Photo credit: The Collection of the Supreme Court of the United States
Justice Ginsburg Selected by First Five Genesis Prize Laureates Bloomberg, Douglas, Perlman, Kapoor and Portman
November 15, 2017, New York -- Today the Genesis Prize Foundation (GPF) announced that U.S. Supreme Court Justice Ruth Bader Ginsburg has been selected as the inaugural recipient of the Genesis Lifetime Achievement Award. This award coincides with the fifth anniversary of the Genesis Prize, dubbed “the Jewish Nobel” by Time Magazine.
Former President of the Supreme Court of Israel Aharon Barak will present the award to Justice Ginsburg in Tel Aviv in early July 2018.
Justice Ginsburg was selected by the previous five Laureates of the annual Genesis Prize: former New York Mayor Michael R. Bloomberg (2014); actor and peace activist Michael Douglas (2015); virtuoso violinist and advocate for people with disabilities Itzhak Perlman (2016); prominent sculptor and activist for the rights of refugees Sir Anish Kapoor (2017); and actress, director and social activist Natalie Portman (2018).
The first five Laureates of the Genesis Prize issued a joint statement, saying: “We are honored to bestow the Genesis Lifetime Achievement Award on Justice Ruth Bader Ginsburg. Her outstanding contribution to the development of a fair and just society that provides equal opportunity for all makes her a perfect role model for young Jews. Over decades, her work has had a transformational effect on society in the United States and beyond. We honor Justice Ginsburg as an outstanding daughter of the Jewish people who made an enduring contribution to human civilization, who is an example of talent and achievement, and who is committed to bettering the world. She is a source of inspiration not just for Jews but for people of all faiths and ethnicities around the world.”
Justice Ginsburg is known for her groundbreaking legal work in the field of civil liberties and women’s rights in the United States. She achieved prominence as a litigator and a legal scholar, and argued landmark cases that helped establish and strengthen the principle of equal opportunity.
Justice Ginsburg was appointed to the U.S. Court of Appeals for the District of Columbia Circuit by President Jimmy Carter in 1980, and to the U.S. Supreme Court by President Bill Clinton in 1993.
Ruth Bader Ginsburg was the first woman to gain a tenured professorship at Columbia University’s Law School, and the second woman appointed to the U.S. Supreme Court. She is the Court’s sixth and longest serving Jewish Justice. Her constant endeavor to advance the ideal of justice, equal and accessible to all, has made her an iconic figure among young people. Justice Ginsburg often cites her pride in her Jewish heritage, to which she attributes her love of learning and her sensitivity to the plight of oppressed minority groups.
“We are very pleased with the choice made by the Genesis Prize Laureates to recognize Justice Ginsburg,” said co-founder and chairman of the Genesis Prize Foundation Stan Polovets. “It is an honor and a privilege to celebrate a living legend who has done so much to make the world a better place. We look forward to her visit to Israel, a country where she is widely respected and admired.” Mr. Polovets added that the prize received by Justice Ginsburg does not include a financial award.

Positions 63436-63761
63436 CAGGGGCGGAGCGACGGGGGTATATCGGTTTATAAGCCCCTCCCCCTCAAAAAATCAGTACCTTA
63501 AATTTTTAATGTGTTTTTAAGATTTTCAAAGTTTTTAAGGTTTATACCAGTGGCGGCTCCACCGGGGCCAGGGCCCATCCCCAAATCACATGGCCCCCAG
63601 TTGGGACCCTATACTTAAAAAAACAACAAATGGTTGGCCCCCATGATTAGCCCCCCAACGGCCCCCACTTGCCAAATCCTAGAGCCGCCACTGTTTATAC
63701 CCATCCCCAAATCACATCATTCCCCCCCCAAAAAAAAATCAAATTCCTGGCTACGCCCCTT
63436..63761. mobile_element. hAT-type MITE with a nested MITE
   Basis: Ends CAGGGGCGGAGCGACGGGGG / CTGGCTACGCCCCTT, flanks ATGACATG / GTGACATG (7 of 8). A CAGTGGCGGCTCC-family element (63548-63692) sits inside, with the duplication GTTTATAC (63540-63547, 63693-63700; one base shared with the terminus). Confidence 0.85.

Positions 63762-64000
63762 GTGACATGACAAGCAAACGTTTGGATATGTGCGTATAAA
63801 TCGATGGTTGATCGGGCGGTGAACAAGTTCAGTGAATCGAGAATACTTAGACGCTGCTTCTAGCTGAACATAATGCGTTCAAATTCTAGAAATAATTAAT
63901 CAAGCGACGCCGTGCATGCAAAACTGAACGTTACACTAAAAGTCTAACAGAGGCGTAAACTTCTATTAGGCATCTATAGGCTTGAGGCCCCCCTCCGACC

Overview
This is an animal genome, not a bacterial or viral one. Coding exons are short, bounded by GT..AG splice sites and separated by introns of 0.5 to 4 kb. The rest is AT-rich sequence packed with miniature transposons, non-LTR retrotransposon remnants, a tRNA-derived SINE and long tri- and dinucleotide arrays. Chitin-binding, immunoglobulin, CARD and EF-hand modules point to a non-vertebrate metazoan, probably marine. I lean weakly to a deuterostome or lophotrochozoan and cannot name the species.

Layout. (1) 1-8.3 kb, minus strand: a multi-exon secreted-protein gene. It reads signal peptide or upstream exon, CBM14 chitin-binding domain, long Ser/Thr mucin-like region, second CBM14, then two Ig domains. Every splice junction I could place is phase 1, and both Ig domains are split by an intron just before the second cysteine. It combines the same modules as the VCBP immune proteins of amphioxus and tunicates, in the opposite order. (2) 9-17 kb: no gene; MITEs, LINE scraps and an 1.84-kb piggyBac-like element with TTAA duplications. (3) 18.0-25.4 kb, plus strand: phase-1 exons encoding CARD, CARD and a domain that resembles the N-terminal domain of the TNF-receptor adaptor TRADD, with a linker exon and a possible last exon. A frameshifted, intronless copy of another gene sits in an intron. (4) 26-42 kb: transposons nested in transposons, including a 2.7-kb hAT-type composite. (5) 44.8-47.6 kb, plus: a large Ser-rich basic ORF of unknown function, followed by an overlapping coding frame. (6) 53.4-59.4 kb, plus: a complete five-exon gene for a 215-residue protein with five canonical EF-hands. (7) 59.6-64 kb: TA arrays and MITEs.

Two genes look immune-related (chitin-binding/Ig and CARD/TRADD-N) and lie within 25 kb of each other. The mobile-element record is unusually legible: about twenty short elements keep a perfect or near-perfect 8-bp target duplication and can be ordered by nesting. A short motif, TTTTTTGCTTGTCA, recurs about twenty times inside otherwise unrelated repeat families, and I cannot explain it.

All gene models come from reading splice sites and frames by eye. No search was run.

The Genesis Prize Foundation
The Genesis Prize Foundation administers the Genesis Prize – an annual award that honors individuals who have attained excellence and international renown in their chosen professional fields, and who inspire others through their dedication to the Jewish community and Jewish values. Previous Genesis Prize laureates have directed the substantial cash award associated with the prize to various philanthropic causes about which they are passionate.
Justice Ruth Bader Ginsburg
Ruth Bader Ginsburg, Associate Justice, was born in Brooklyn, New York, March 15, 1933. She married Martin D. Ginsburg in 1954, and has a daughter, Jane, and a son, James. She received her B.A. from Cornell University, attended Harvard Law School, and received her LL.B. from Columbia Law School. She served as a law clerk to the Honorable Edmund L. Palmieri, Judge of the United States District Court for the Southern District of New York, from 1959–1961. From 1961–1963, she was a research associate and then associate director of the Columbia Law School Project on International Procedure. She was a Professor of Law at Rutgers University School of Law from 1963–1972, and Columbia Law School from 1972–1980, and a fellow at the Center for Advanced Study in the Behavioral Sciences in Stanford, California from 1977–1978. In 1971, she co-founded the Women’s Rights Project of the American Civil Liberties Union, and served as the ACLU’s General Counsel from 1973–1980, and on the National Board of Directors from 1974–1980. She served on the Board and Executive Committee of the American Bar Foundation from 1979-1989, on the Board of Editors of the American Bar Association Journal from 1972-1978, and on the Council of the American Law Institute from 1978-1993. She was appointed a Judge of the United States Court of Appeals for the District of Columbia Circuit in 1980. President Clinton nominated her as an Associate Justice of the Supreme Court, and she took her seat August 10, 1993.